CHICAGO – Chicago’s weather can be murderous: Heat waves have been known to kills hundreds, and bitter cold snaps last for months. But the Windy City in late summer can also suddenly take on the feel of an urban Lake Tahoe. Retail, museums and parks rival Paris. One can even imagine the Mediterranean in Spain from the sands of the city’s beaches.
A recent trip was a lucky one. The weather was nearly perfect, the breezes off Lake Michigan positively alpine, temperatures in the high 70s and low 80s.
That was important, because the longer you can be outside in Chicago, the better to see its landmarks, neighborhoods, stunning parks and waterways. The weather will usually inform your itinerary in this town, from taking in a game at Wrigley Field to climbing aboard a tall ship for a cruise in the lake.
But we’re guessing you know that already, and this ain’t Travelocity.
Aboard the Chicago’s First Lady.
The CAF estimates that 175,000 folks a year take these cruises (there are three ferries), staffed by volunteer docents like Marie Spicuzza, who charmed a jam-packed 3 p.m. cruise with her encyclopedic knowledge, delivered in an unmistakably cheerful mid-Western accent, tangy with Chicago colloquialisms.
Asked if she ever tires of giving the same schpiel over and over again, like a live-action PowerPoint presentation, Spicuzza was unequivocal. “No, not at all,” she said. “The buildings, the skyline – they are always changing.”
Even in recession, the story changes. That’s because, at least with Spicuzza, the ownership of the towers is touched on as well as the styles and history. In fact, Spicuzza informed the boatload of gawkers that the Sears Tower, the 110-story icon at 233 S. Wacker Drive, would soon no longer be the Sears Tower. Shortly afterward – during our visit, in fact – it officially became the Willis Tower, named for its new owner, London-based insurance giant Willis Group Holdings.
Something tells me that “Sears Tower” will hang on for quite a while, though.
The cruise starts on the river’s Main Branch, which extends from the Navy Pier on Lake Michigan through downtown. The city’s infrastructural quirkiness is first encountered here, where engineers – in 1900 – did nothing less than reverse the river’s direction to protect the lake from the city’s mounting sewage problem and bring in clean water to the city. A massive lock was built at the mouth of the river in 1930 to regulate intake from the lake.
“That is the ultimate example of a city that prizes its waterfront, and it always has,” said Chicago native Tom Corcoran, the incoming president of the Delaware River Waterfront Corp., speaking at a recent Penn Institute for Urban Research event. “[Burnham’s plan] said that 29 miles of the waterfront will be forever open and preserved for public use.”
The river turns starboard along the North Branch, and the cruise makes a U-turn and motors down the South Branch before turning around and coming back. Perspectives change dramatically on the return trip.
Part of the scene at the Pritzker on a Friday night.
I’ve been to tons of weddings, but I’ve never seen a dance floor with as many smiles. And I’ve been to my share of outdoor concerts, but never observed as many people actually dancing (Dead shows don’t really count).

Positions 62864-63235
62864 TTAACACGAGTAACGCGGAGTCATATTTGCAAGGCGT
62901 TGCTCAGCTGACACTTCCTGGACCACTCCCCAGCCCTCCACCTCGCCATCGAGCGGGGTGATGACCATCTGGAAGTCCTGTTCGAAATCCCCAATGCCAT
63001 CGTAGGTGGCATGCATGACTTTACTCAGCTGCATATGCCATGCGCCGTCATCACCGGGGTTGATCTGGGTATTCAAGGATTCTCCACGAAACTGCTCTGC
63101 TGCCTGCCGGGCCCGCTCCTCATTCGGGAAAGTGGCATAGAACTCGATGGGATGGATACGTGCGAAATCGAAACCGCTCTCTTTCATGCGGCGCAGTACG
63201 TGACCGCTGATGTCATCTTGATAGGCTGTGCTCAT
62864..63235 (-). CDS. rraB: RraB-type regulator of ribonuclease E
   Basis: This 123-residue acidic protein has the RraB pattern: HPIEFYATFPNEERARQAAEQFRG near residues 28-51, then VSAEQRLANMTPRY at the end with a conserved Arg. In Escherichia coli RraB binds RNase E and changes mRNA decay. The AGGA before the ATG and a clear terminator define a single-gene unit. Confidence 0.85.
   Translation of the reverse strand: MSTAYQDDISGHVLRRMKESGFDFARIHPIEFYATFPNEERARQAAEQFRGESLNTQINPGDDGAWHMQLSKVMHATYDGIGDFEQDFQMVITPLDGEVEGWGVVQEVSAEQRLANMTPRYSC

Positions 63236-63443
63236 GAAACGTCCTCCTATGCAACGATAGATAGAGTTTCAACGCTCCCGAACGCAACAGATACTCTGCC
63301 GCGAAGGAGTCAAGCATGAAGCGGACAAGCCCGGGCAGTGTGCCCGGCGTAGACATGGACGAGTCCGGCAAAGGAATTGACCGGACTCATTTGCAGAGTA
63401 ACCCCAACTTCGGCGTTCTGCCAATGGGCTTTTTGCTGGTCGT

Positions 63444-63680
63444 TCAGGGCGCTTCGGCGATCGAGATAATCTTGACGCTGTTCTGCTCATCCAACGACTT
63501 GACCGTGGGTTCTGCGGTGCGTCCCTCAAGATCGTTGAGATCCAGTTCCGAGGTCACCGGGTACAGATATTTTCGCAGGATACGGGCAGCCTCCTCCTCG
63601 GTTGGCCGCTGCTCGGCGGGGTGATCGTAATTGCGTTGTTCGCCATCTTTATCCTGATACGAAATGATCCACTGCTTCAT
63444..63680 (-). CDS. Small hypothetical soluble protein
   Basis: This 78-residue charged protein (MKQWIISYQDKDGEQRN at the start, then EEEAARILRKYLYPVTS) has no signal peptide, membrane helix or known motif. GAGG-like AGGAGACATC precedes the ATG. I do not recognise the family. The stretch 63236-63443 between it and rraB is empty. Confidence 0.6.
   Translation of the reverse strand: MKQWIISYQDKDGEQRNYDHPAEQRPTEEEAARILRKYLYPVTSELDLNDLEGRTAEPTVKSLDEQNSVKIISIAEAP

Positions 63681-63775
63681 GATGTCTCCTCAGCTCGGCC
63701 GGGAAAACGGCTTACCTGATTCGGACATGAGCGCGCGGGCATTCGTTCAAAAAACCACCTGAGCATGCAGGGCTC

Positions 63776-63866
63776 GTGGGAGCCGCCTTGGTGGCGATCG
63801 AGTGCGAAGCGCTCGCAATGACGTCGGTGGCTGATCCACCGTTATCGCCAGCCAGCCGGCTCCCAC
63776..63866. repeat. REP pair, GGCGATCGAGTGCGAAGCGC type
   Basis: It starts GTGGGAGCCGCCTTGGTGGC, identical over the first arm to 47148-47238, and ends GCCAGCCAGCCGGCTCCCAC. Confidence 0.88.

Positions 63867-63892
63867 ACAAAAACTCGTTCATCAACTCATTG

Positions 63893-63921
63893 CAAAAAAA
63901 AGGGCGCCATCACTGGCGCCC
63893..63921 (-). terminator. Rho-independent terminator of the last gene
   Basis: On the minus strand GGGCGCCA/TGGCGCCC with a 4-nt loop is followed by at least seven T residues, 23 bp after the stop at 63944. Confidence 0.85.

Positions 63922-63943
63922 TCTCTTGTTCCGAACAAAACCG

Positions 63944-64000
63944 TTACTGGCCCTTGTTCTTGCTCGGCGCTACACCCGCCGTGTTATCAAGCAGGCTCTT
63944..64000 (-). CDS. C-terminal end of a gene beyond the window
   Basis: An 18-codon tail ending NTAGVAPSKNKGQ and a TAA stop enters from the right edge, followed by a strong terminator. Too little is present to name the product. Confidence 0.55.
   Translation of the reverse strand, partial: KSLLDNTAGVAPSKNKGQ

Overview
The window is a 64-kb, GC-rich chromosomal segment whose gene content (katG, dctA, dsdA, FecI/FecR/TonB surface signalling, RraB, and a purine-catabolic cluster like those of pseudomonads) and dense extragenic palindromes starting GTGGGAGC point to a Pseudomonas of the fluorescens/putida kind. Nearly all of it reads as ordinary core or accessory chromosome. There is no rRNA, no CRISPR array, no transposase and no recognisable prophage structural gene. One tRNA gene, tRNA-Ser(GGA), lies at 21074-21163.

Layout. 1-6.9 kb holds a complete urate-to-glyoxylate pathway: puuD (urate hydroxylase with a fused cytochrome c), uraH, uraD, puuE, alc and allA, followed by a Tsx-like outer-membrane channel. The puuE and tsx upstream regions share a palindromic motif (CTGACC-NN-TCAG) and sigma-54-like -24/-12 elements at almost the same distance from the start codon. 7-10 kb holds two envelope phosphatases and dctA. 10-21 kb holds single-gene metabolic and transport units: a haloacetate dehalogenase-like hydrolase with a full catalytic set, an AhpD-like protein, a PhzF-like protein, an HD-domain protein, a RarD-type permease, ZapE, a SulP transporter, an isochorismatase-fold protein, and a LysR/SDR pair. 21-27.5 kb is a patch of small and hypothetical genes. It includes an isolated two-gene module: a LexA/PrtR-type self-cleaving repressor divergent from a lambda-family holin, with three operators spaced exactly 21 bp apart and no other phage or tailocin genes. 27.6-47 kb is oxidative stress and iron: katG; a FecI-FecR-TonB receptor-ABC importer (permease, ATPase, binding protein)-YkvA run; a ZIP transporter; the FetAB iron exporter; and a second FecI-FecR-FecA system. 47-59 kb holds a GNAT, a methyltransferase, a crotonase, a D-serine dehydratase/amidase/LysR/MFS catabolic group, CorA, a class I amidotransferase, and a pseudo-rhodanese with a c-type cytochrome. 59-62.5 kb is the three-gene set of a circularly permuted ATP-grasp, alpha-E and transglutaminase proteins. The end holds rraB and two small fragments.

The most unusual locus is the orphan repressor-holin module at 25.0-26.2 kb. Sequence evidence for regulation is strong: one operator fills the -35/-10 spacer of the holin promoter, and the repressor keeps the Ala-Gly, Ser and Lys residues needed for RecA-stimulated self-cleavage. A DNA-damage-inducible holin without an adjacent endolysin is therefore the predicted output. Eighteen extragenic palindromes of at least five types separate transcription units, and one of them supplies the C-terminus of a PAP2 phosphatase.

The city-for-adults theme was evidenced at Wrigley, too. It’s not that there weren’t many kids there – this was a Sunday afternoon, after all. But Wrigley – its confines indeed as friendly as lore has it – doesn’t seem to brook constant back-and-forth from the seats to the concessions for ice cream, then cotton candy, then a souvenir, then nachos and a another Coke, etc. You can get all that stuff in the one main concourse, but it seemed like mostly hotdogs or bratwurst and a cup of Old Style (which is no Yuengling, but beats a Bud or a Miller Lite). People get in their seats and stay there, for the most part. Sure, there are plenty of beer runs, but they happen between innings, when they should.
To call the Pritzker Pavilion a “band shell” is like calling the Philadelphia Museum of Art a place to hang paintings. Taking five years to construct (opening in 2004, most of Millennium Park was over-budget and a little late to mark the kickoff to the new millennium, but whatever), the Pritzker is the home of the Grant Park Symphony Orchestra and Chorus and the free Grant Park Music Festival. The distinct design is complimented by an overhead “trellis” – which again seems like an understatement, since the 22 lattice-like arches form a complicated sound system as well as a wondrous work of art in itself. With weatherproof speakers mounted everywhere, the sound is supposed to be carried up and over the great lawn in such a way that millisecond delays replicate concert hall acoustics. Sadly, I didn’t get chance to confirm this.
As for the “Cloud Gate” sculpture by Anish Kapoor, photos don’t do it justice. As with the Crown Fountain and the grounds of the Pritzger, the main ingredient, judging by visitors’ reactions, is simply joy.
In the Mexican / Italian neighborhood, southwest of downtown.
“Agora,” statuary art installation by Magdalena Abakanowicz, Grant Park.
Contact the reporter at www.ThomasJWalsh.info.